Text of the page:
Homogeneous Charge Compression Ignition (HCCI) is a promising combustion technology that might help mitigate the effects of global climate change.
Higher compression ratios (CR), rapid near-constant-volume combustion, the use of a lean fuel-air mixture, and unthrottled operation all lead to the high thermal efficiency characteristics of HCCI.
Low combustion temperatures and the use of a homogeneous and lean fuel-air mixture result in ultra-low exhaust emissions for HCCI.
Numerical studies of HCCI have been widely conducted in recent years to better understand HCCI combustion and the benefits and drawbacks.
Typical numerical methods include computational fluid dynamics (CFD) with fluid mechanics and chemical kinetics, multi-zone quasi-dimensional and single-zone zero-dimensional (0-D) chemical kinetics simulations, and other 0-D simulations without chemical kinetics.
CFD simulations provide detailed insights of the flow field, combustion process, and emissions formation by solving partial differential equations (Navier-Stokes equations, etc.) for fluid flow and a system of ordinary differential equations (ODEs) for the chemical kinetics.
0-D chemical kinetics models only solve the ordinary differential equations to understand the chemical reactions during the combustion process.
However, the fidelity of a given model is generally proportional to the computational cost and solving a large system of differential equations requires substantial computational resources.
Generally, CFD models take hours to days to simulate one engine cycle while 0-D chemical kinetics models take seconds to minutes to solve one engine cycle.
Nevertheless, the computational times on the order of seconds is still sometimes unacceptable.
For control-oriented models, the calculations must be completed in real-time; thus, solving differential equations is not a viable solution.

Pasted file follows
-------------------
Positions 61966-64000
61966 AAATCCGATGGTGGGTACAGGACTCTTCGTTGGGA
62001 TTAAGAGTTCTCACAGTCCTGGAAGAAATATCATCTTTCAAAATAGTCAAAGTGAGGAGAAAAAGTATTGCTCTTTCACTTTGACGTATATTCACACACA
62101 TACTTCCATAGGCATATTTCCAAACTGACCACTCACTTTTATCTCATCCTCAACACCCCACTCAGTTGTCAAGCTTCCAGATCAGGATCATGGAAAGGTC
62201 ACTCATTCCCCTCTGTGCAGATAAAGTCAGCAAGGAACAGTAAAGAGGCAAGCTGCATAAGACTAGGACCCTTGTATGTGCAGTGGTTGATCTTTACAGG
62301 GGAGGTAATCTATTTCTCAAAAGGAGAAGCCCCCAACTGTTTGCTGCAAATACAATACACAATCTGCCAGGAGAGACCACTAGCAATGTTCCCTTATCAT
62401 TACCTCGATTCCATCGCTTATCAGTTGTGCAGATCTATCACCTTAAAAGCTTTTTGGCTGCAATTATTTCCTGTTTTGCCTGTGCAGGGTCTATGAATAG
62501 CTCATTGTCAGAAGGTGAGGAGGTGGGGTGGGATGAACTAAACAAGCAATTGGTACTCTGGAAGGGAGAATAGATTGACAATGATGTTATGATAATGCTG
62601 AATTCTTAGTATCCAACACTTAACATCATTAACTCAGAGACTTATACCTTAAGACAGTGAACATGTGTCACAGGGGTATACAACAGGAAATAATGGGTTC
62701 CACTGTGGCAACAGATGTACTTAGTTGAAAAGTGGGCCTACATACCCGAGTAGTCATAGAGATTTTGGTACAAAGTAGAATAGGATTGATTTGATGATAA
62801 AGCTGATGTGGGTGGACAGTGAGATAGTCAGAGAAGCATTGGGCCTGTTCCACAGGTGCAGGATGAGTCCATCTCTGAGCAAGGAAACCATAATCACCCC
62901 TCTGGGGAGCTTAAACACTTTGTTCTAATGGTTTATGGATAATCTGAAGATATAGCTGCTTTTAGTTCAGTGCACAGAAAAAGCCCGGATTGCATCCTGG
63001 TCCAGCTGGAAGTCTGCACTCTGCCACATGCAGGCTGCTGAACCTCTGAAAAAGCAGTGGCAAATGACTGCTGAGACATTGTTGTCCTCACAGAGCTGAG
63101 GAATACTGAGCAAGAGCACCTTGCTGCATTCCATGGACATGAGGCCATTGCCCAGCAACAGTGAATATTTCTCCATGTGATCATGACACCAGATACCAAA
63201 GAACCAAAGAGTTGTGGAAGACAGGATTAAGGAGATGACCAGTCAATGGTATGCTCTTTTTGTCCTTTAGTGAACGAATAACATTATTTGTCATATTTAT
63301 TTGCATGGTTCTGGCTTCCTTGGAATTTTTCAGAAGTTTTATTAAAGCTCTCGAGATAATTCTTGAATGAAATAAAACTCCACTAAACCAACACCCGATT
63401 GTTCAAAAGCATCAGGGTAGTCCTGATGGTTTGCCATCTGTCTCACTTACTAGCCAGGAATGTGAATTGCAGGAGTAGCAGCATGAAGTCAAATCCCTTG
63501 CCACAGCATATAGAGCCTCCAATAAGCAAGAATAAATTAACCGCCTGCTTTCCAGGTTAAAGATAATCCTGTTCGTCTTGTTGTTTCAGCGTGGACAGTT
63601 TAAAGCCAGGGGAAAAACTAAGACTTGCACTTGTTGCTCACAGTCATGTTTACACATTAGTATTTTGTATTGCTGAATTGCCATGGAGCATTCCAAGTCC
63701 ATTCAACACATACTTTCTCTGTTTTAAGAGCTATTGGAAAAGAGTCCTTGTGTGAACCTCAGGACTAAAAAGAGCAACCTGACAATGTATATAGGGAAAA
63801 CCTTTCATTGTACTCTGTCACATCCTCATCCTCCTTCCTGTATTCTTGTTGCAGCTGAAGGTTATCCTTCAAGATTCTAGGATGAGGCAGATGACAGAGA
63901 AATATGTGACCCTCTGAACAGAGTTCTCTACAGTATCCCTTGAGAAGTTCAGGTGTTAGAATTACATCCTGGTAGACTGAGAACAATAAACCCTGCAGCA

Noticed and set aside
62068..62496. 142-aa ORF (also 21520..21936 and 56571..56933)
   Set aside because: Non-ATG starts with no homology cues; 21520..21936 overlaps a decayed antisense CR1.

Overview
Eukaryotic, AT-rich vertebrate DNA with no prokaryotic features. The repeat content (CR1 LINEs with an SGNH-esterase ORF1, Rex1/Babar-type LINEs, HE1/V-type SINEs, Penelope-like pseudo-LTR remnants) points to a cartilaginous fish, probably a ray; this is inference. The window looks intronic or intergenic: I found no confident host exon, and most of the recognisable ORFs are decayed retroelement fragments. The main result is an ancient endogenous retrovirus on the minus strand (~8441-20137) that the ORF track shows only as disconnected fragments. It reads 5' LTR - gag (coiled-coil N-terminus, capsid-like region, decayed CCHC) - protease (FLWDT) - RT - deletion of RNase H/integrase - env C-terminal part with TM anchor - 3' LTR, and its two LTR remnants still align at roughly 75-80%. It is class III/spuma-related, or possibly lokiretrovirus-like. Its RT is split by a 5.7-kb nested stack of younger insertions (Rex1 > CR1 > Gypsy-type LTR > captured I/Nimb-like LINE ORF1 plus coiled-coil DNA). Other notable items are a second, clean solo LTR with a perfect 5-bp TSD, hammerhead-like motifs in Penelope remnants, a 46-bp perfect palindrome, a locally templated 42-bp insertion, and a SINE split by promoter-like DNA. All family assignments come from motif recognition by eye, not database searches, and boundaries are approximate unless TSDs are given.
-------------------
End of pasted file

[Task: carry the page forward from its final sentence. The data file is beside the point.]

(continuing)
In computational time-sensitive applications, only simple explicit algebraic formulas for combustion modeling can be solved quickly enough.
The Wiebe function is a widely-used model with a simple mathematical form and is often used to describe burn rate for various combustion modes.
Heywood et al. used a single Wiebe function to describe spark-ignition (SI) engine combustion in 1979.
For some combustion processes governed by more complicated mechanisms, multiple Wiebe functions are necessary.
For instance, spark-assisted compression ignition (SACI) is governed by initial flame propagation stage and then autoignition of the end-gas.
Hellström et al. used a double Wiebe function and a transition function to fit SACI combustion.
HCCI can generally be described by a single Wiebe function since it has a rapid combustion process that is governed by a single mechanism: chemical kinetics.
Chang et al. Soylu et al. and Shaver et al. used a single Wiebe function to study HCCI combustion.
Babajimopoulos et al. performed CFD simulations and developed a predictive combustion model for isooctane.
The model predicted CA0 with an ignition delay correlation.
Then, CA50 and CA90 were predicted from correlations that used CA0 and the charge-mass equivalence ratio ϕ′.
With CA0, CA50, and CA90 known, a single Wiebe function was developed to describe combustion.